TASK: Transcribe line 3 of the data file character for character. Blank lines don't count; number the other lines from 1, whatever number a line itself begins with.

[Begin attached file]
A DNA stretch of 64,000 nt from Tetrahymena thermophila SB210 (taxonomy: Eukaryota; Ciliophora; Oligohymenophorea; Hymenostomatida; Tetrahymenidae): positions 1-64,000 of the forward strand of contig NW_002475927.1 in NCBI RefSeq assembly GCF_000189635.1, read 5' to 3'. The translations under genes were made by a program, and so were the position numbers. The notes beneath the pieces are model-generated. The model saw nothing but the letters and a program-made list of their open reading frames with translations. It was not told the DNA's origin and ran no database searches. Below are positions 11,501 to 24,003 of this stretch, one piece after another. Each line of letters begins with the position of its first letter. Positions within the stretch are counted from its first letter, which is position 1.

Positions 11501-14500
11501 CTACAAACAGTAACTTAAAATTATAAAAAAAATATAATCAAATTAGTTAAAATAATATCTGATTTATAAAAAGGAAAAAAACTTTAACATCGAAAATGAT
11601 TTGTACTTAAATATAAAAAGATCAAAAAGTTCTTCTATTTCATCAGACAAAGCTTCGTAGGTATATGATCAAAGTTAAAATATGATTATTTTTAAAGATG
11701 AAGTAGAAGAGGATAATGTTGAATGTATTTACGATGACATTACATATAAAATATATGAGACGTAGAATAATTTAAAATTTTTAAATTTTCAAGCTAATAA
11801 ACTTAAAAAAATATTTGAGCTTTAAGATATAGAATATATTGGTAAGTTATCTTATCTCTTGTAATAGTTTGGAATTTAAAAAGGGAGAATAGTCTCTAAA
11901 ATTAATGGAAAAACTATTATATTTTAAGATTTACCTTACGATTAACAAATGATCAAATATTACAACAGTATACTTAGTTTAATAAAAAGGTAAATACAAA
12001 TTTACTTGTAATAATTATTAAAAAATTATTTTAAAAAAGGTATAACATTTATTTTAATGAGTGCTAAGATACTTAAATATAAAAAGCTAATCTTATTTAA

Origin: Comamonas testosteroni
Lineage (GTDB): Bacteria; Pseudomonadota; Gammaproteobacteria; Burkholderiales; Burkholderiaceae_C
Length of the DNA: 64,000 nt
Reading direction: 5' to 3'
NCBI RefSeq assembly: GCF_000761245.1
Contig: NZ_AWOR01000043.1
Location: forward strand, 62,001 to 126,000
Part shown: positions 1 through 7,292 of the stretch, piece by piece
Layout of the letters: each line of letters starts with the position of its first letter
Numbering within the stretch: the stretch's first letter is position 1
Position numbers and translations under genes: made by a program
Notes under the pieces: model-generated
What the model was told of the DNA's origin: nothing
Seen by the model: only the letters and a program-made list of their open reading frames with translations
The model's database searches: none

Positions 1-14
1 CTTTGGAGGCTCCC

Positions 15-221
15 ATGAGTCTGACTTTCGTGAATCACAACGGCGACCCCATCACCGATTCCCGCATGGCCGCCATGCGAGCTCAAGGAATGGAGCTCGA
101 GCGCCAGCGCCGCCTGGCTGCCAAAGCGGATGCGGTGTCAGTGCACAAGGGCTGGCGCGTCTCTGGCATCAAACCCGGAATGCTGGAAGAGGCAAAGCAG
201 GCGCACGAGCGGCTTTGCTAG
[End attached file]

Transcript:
11501 CTACAAACAGTAACTTAAAATTATAAAAAAAATATAATCAAATTAGTTAAAATAATATCTGATTTATAAAAAGGAAAAAAACTTTAACATCGAAAATGAT